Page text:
While some counties in Pennsylvania may push forward against the state’s guidelines and try to reopen business and public life later this week, Perry County isn’t one of them.
Perry County commissioners discussed the possibility at a meeting Monday morning and decided to stick with Gov. Wolf’s phased-in plan, which leaves Perry County in a red zone, at least for now.
The Perry County commissioners, through their local legislators, had been lobbying Gov. Tom Wolf’s office in the hopes of getting a designation of yellow, which would remove the stay-at-home order and allow non-life-sustaining businesses to open, but the county remained red in the governor’s latest announcement, along with all the surrounding counties.
The commissioners had tentatively made plans to try to bring back furloughed county employees, thinking they would be in the yellow by now. Instead, they aren’t sure when they will get to move to yellow.
“We are as disappointed as any other citizen in Perry County,” said Commissioner Gary Eby. “We know this isn’t a popular decision. But that’s the position for the benefit of all citizens of the county.”
Perry County commissioners made the decision to honor the governor’s plan for reopening about one hour before Wolf announced several consequences that could face counties that rebelled.
Wolf said counties that deserted the state’s efforts could lose discretionary funding from the Cares Act, that flows through the state to help deal with the COVID-19 crisis. Businesses also could be at risk of losing liquor licenses or other licenses granted by the state and run afoul of insurance policies.
Eby said the commissioners were on board with Wolf’s plan before he revealed the repercussions, but commissioners were aware of the consequences and did not believe risking funding for the county would be prudent.
“This is not the time to draw lines in the sand,” Eby said. “I think we’re this close to opening.”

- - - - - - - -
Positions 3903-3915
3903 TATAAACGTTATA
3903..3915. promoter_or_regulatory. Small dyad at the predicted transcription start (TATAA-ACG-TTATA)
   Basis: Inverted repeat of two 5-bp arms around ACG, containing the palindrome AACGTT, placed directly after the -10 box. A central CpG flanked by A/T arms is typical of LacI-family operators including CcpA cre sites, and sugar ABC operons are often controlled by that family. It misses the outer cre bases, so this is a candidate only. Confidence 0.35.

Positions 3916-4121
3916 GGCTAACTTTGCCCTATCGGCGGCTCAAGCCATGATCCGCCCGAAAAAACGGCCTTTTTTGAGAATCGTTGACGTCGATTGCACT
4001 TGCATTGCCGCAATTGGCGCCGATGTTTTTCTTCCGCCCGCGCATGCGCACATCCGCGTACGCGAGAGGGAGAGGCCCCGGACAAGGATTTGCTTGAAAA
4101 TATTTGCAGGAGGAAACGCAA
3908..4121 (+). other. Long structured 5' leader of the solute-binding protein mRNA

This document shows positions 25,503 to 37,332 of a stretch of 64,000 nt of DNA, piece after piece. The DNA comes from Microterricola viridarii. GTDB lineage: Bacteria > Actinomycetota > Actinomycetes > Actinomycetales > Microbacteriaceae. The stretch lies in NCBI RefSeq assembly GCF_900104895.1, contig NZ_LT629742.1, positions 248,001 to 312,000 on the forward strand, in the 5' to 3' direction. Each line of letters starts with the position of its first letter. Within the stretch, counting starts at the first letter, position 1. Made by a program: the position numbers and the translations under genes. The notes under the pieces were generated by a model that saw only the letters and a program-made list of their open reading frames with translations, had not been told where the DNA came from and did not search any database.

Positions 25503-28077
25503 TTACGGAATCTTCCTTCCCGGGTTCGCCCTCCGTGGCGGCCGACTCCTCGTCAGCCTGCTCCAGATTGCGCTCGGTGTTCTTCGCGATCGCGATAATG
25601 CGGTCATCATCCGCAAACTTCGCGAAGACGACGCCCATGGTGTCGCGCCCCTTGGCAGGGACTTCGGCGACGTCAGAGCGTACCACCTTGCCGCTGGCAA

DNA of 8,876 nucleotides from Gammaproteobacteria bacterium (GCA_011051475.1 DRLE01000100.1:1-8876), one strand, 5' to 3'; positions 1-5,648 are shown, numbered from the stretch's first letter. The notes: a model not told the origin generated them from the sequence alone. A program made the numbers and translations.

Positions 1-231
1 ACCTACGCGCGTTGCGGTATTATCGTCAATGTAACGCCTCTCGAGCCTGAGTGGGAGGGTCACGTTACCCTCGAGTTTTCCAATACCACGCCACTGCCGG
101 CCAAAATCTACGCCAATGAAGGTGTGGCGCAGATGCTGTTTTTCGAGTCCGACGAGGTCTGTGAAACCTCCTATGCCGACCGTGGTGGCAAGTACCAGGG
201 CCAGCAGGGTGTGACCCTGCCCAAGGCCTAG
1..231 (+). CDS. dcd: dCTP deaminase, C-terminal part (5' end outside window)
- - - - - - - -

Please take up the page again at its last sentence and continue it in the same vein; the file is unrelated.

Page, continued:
But opening too soon, and against the state’s directive, would put Perry County as yellow in the middle of a bunch of other red counties. It wouldn’t make sense and wouldn’t send the right message, Eby said, especially as local emergency workers still face shortages of vital supplies.
The most compelling argument to stay on board provided by the state is the fact that state officials are looking at the “big picture,” Eby said, and their decisions are informed by health professionals.
“We’re all in this together,” Eby said. “Now’s not the time to split our horses. We want to keep it together so we can open up the schools in the fall.
“If we trip and slip up this reopening, we could be facing one million kids not getting an education in the fall,” he said. “I don’t think that’s a situation we want to be in. We need to think beyond next week.”
Other county leaders will have to decide what’s in their residents best interests, Eby said. The commissioners in the area work together very well, Eby said, noting they had conversations with commissioners from other counties as they mulled their decision.
“For right now, in an ever-changing climate, we have to stand by the governor’s recommendation,” he said, “and his order is that we remain red. We want to continue to work with our state leaders to get this resolved.”
“No one wants to see this,” he said. “But we can’t wave a magic wand and make (the virus) go away.”
Cumberland County commissioners also announced Monday they would stay the course with the state map, which keeps them in red status, but Dauphin County commissioners said Friday they were planning to go their own way.
Dauphin County Chairman Jeff Haste said Monday he “supports a balanced approach to reopening, allowing businesses and communities to reopen safely and under the CDC and DOH guidelines.”
The Lancaster County Commission Chair on Monday confirmed to PennLive that he wants to unilaterally move the county into a yellow phase although he provided no date or formal plans. The county has a population greater than 500,000, so it will get Cares Act funding directly from the federal government and not through the state.
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Post time: May-20-2020